Why doesn't friction depend upon area of contact? [duplicate]

Even though the pressure increases when the area of contact decreases why doesn't friction increase with decrease in area?

• Welcome to Physics! I've reverted an edit where you asked a separate interesting question; I thought the second one was different enough to stand on its own. – rob May 23 '20 at 5:54
• Does this answer your question? Dependence of Friction on Area – SarGe May 23 '20 at 6:13

Friction is directly proportional to the normal force acting on the body, i.e.;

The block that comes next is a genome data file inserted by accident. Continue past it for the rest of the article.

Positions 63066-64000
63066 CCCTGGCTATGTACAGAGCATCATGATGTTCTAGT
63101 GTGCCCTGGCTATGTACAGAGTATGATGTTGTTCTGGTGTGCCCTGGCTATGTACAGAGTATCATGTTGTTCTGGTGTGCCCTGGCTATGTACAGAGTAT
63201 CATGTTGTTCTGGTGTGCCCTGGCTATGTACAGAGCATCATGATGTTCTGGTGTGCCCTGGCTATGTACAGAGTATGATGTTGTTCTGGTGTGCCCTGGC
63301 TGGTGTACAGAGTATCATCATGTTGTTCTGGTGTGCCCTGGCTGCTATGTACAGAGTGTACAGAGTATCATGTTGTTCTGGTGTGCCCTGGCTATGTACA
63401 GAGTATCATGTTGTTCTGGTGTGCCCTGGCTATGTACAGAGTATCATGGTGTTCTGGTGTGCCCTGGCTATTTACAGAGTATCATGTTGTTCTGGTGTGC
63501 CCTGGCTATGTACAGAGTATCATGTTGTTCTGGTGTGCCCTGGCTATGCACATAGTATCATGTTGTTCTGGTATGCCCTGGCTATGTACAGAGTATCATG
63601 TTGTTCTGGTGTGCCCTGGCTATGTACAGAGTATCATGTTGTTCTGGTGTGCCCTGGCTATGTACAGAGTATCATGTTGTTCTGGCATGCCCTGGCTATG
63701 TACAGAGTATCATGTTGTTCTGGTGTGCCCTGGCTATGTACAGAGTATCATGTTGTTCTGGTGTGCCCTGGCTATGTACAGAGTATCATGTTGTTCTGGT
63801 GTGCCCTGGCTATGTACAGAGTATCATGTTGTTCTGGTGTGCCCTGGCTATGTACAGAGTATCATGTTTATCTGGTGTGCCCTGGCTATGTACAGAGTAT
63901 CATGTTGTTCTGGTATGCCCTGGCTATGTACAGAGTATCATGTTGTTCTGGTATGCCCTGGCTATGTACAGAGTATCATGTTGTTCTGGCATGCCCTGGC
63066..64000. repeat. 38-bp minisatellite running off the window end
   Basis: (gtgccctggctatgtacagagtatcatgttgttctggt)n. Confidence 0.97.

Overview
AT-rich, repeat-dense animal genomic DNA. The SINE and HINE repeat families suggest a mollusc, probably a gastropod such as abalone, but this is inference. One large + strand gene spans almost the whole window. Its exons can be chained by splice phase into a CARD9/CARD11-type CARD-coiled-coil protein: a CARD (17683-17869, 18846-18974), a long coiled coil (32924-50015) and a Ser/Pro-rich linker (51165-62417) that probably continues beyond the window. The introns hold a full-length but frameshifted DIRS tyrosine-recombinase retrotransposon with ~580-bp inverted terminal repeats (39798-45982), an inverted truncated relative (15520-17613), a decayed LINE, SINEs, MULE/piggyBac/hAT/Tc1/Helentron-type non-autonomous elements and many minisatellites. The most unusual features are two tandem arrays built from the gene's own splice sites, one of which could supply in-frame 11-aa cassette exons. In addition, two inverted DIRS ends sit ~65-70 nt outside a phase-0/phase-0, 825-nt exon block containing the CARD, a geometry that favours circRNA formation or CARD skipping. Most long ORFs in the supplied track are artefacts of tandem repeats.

$$f \propto N$$ where $$f =$$ friction force and $$N =$$ Normal force

$$\boxed {f = \mu N}$$

where $$\mu$$ is the coefficient of friction and depends upon the surface.

We can also say that the normal force does not depend upon the area of contact and hence the friction.

Pressure, on the other hand is:

$$\boxed{P = \frac{F}{A}}$$

where $$F$$ is the force acting and $$A$$ is the Area of contact. Thus pressure depends upon the area of contact.